Overheard : Return on investment from a book

Quote from “The Rebel Allocator” by Jacob L. Taylor on the return on investment from reading a book

For around ten dollars, you get to have an in-depth conversation with an expert who dedicated years to distilling all the information about a topic. For the cost of a mediocre dinner, you get access to years of another human’s effort. I did the math. If it took the author one year of work, you’re paying them about one penny per hour. How much time does this penny-per-hour investment save you in culling through information? We’re talking lifetimes.

Overheard : Giving your best

A power quote by Abraham Lincoln. Ran across it while reading The Accidental President: Harry S. Truman and the Four Months That Changed the World . BTW, the book itself it a great read on history and leadership.

I do the very best I know how – the very best I can; and I mean to keep doing so to the end. If the end brings me out all right, what is said against me won’t amount to anything. If the end brings me out wrong, ten angels swearing I was right won’t make any difference.

Overheard : Unexpected, Unanticipated, Unfair

Caught this on a whiteboard at work 🙂

In business, just like in life, we are going to have to deal with the unexpected, the unanticipated and the unfair. Those who deal most successfully with all of it are the ones who have the attitude that indeed whatever happens is normal. That doesn’t mean that whatever happens is acceptable or pleasant. But it does mean that changes and surprises are part of life, and we can choose to either roll with the changes or the change rolls over us.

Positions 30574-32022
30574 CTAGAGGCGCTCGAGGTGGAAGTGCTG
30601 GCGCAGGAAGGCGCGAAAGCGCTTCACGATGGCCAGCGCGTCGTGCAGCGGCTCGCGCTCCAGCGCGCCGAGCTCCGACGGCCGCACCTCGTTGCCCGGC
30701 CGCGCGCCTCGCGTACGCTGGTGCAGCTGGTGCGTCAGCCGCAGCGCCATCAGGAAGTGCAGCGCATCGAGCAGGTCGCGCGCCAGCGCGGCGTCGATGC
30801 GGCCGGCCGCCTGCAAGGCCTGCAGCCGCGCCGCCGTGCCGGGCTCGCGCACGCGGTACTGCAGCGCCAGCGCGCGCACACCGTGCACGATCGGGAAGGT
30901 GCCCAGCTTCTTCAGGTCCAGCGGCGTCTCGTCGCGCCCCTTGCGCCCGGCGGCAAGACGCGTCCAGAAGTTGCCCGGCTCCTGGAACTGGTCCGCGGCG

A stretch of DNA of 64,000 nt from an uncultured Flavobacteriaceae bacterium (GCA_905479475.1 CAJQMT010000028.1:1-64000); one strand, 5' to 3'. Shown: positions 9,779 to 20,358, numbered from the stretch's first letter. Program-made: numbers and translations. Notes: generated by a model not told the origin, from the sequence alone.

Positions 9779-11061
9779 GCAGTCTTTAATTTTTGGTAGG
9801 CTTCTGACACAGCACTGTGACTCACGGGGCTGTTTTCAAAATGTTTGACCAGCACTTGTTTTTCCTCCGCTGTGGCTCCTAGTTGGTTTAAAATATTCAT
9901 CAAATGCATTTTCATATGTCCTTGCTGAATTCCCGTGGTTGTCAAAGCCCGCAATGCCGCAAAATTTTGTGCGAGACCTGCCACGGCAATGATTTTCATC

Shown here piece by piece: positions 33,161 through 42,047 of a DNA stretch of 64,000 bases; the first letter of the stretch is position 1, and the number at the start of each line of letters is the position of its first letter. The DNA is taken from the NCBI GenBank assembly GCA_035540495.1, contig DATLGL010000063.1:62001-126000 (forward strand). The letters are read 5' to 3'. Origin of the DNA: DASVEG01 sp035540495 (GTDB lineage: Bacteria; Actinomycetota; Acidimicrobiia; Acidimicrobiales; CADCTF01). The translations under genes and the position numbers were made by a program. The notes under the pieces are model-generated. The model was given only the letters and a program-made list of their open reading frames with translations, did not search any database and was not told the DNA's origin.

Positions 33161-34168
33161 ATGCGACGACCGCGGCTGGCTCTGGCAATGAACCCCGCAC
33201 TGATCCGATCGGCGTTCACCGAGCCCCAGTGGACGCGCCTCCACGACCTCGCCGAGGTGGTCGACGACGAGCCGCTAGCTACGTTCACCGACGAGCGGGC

Overheard : On Reacting

I am so surprised that I haven’t heard this phrase till now. I guess I did, but didn’t pay attention :). Over heard this in a talk by a 6th grader on things he learnt from saints.

Respond and don’t react

For most of our interactions in this world, we are quick to react. But instead if we paused and responded to the situation, the world would be a better place.

Overheard : Putting into practice

Simple but powerful quote by Xun Kuang, known as Xunzi (a Chinese Confucian philosopher of the 3rd century BC)


Not having heard something is not as good as having heard it; having heard it is not as good as having seen it; having seen it is not as good as knowing it; knowing it is not as good as putting it into practice.